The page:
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This article in JEQ

  1. Vol. 27 No. 3, p. 488-494
    Received: Apr 14, 1997

    * Corresponding author(s): jtroiano@cdpr.ca.gov
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Movement of Simazine in Runoff Water from Citrus Orchard Row Middles as Affected by Mechanical Incorporation

  1. J. Troiano * and
  2. C. Garretson
  1. Environmental Monitoring and Pest Management Branch, California Dep. of Pesticide Regulation, 1020 N. Street, Room 161, Sacramento, CA, 95814.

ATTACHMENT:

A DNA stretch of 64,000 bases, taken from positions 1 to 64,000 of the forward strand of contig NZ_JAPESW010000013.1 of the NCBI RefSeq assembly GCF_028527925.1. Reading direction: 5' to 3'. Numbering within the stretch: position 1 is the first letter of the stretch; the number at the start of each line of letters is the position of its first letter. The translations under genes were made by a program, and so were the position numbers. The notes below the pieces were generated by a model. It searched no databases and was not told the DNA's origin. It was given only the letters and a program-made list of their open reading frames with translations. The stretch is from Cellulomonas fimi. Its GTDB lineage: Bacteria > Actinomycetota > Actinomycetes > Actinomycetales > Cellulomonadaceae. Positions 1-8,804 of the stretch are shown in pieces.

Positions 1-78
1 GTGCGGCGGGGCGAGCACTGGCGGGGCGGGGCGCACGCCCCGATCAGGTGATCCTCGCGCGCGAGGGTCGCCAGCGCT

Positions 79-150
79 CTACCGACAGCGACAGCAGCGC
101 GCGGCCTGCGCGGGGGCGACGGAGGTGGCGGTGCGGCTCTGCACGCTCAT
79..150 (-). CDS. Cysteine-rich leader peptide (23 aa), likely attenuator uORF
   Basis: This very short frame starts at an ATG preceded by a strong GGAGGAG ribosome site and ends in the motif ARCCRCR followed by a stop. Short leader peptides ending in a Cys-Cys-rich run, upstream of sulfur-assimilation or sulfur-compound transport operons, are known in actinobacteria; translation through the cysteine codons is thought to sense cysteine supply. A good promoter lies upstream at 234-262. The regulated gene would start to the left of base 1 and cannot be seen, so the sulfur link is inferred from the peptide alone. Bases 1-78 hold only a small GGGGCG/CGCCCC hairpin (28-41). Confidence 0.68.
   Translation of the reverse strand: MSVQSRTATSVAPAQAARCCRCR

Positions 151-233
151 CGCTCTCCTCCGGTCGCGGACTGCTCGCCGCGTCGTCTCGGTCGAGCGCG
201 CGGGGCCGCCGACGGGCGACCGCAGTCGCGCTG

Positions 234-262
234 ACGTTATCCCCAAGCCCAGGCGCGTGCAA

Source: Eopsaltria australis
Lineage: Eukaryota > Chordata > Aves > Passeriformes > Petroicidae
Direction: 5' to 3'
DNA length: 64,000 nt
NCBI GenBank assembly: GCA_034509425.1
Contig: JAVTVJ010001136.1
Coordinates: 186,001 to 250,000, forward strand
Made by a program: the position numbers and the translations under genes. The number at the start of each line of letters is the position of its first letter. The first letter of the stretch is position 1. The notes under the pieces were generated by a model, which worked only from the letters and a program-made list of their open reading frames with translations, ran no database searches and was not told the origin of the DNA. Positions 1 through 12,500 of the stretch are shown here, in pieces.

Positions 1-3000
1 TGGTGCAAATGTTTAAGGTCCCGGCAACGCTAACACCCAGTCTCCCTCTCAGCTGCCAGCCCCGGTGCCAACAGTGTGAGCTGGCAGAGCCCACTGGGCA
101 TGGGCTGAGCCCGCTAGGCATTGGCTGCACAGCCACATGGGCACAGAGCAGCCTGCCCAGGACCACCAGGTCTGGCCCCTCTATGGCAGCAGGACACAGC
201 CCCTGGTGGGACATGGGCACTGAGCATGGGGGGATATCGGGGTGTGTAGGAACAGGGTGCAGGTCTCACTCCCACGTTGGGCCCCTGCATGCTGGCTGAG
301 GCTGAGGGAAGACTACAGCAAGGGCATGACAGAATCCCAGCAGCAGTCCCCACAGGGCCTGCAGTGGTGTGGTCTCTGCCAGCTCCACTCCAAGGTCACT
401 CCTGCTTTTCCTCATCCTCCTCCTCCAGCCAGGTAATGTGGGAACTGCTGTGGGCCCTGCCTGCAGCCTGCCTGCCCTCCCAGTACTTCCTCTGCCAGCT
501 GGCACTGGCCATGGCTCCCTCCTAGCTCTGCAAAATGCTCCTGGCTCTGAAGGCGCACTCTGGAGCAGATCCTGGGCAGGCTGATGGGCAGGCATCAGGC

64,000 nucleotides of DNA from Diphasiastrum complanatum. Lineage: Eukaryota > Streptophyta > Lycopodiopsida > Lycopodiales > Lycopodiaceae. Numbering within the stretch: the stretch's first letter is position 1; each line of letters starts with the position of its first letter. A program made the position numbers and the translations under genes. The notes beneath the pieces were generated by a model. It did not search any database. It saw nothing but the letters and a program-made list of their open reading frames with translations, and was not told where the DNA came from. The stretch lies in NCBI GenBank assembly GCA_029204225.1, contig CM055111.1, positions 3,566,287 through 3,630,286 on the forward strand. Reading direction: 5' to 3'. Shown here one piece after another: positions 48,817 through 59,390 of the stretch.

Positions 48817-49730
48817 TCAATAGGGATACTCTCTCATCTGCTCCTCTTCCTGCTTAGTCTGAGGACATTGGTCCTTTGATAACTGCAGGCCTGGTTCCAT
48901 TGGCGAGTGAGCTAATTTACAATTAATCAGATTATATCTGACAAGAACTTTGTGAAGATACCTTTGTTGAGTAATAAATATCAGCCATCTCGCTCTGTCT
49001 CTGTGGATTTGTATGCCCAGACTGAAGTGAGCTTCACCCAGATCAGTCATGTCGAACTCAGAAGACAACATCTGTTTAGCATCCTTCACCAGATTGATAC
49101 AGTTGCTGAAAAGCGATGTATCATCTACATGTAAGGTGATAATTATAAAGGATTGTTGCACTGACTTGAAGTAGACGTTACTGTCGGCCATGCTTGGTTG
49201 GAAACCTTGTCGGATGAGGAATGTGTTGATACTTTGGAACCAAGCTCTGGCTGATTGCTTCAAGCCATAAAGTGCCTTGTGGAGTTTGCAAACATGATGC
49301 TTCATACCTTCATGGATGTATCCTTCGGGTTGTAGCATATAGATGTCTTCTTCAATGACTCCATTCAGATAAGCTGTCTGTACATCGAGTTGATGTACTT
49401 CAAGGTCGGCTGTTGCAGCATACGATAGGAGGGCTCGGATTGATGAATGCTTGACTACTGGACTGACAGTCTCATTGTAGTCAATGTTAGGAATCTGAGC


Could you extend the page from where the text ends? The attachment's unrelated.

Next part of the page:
In California, preemergence herbicide residues have been measured in runoff water from citrus orchards that resulted from winter rainfall. This study measured the effect of rainfall on the redistribution of herbicides within a citrus orchard and the effect that shallow mechanical incorporation had on residue movement. Simulated rainfall treatments were applied to plots within a citrus orchard where simazine was applied only to row middles. Simazine (2-chloro-4, 6-bis [ethylamino]-s-triazine) movement in runoff water was compared between middles that were either undisturbed, the normal orchard practice, or subject to shallow mechanical incorporation. In undisturbed middles, simazine concentration in runoff water collected from the first of two simulated rain events averaged 0.87 mg L−1; simazine concentration in runoff water from a second event applied 7 d later averaged 0.40 mg L−1. Shallow mechanical incorporation of row middles decreased runoff water volume from the first simulated rain event by approximately 50% with simazine concentration decreased to 0.14 mg L−1; runoff water volume was unaffected at the second rainfall event but simazine concentration remained low at 0.07 mg L−1. Total simazine mass removed from both events, which also accounts for mass recovered in furrow soil, was estimated at 13.1% of the amount applied to row middles in undisturbed plots compared to only 2.1% in mechanically disturbed middles. We conclude that ambient rainfall is unreliable for incorporation of preemergence herbicides into orchard soil with low infiltration, and that shallow mechanical incorporation should be tested under commercial citrus growing conditions.

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